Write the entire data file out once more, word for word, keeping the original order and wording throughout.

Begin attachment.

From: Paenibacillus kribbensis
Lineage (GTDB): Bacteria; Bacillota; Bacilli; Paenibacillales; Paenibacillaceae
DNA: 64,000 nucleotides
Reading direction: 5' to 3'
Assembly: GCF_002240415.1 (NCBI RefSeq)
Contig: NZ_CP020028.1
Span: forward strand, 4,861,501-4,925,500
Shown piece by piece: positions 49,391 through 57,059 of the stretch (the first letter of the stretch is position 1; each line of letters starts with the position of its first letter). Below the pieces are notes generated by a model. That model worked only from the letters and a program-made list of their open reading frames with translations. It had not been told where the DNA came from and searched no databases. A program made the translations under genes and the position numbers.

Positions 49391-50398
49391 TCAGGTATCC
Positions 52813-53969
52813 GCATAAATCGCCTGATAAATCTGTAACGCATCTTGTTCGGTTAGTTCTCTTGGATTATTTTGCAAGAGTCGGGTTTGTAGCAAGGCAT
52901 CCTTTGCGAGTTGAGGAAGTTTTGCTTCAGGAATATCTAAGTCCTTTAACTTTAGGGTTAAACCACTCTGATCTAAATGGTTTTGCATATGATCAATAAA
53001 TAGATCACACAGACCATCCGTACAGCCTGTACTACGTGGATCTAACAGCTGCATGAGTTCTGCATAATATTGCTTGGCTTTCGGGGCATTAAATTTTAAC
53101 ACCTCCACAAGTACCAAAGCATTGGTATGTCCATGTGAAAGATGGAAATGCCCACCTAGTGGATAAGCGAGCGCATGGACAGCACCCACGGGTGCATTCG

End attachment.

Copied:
From: Paenibacillus kribbensis
Lineage (GTDB): Bacteria; Bacillota; Bacilli; Paenibacillales; Paenibacillaceae
DNA: 64,000 nucleotides
Reading direction: 5' to 3'
Assembly: GCF_002240415.1 (NCBI RefSeq)
Contig: NZ_CP020028.1
Span: forward strand, 4,861,501-4,925,500
Shown piece by piece: positions 49,391 through 57,059 of the stretch (the first letter of the stretch is position 1; each line of letters starts with the position of its first letter). Below the pieces are notes generated by a model. That model worked only from the letters and a program-made list of their open reading frames with translations. It had not been told where the DNA came from and searched no databases. A program made the translations under genes and the position numbers.

Positions 49391-50398
49391 TCAGGTATCC
Positions 52813-53969
52813 GCATAAATCGCCTGATAAATCTGTAACGCATCTTGTTCGGTTAGTTCTCTTGGATTATTTTGCAAGAGTCGGGTTTGTAGCAAGGCAT
52901 CCTTTGCGAGTTGAGGAAGTTTTGCTTCAGGAATATCTAAGTCCTTTAACTTTAGGGTTAAACCACTCTGATCTAAATGGTTTTGCATATGATCAATAAA
53001 TAGATCACACAGACCATCCGTACAGCCTGTACTACGTGGATCTAACAGCTGCATGAGTTCTGCATAATATTGCTTGGCTTTCGGGGCATTAAATTTTAAC
53101 ACCTCCACAAGTACCAAAGCATTGGTATGTCCATGTGAAAGATGGAAATGCCCACCTAGTGGATAAGCGAGCGCATGGACAGCACCCACGGGTGCATTCG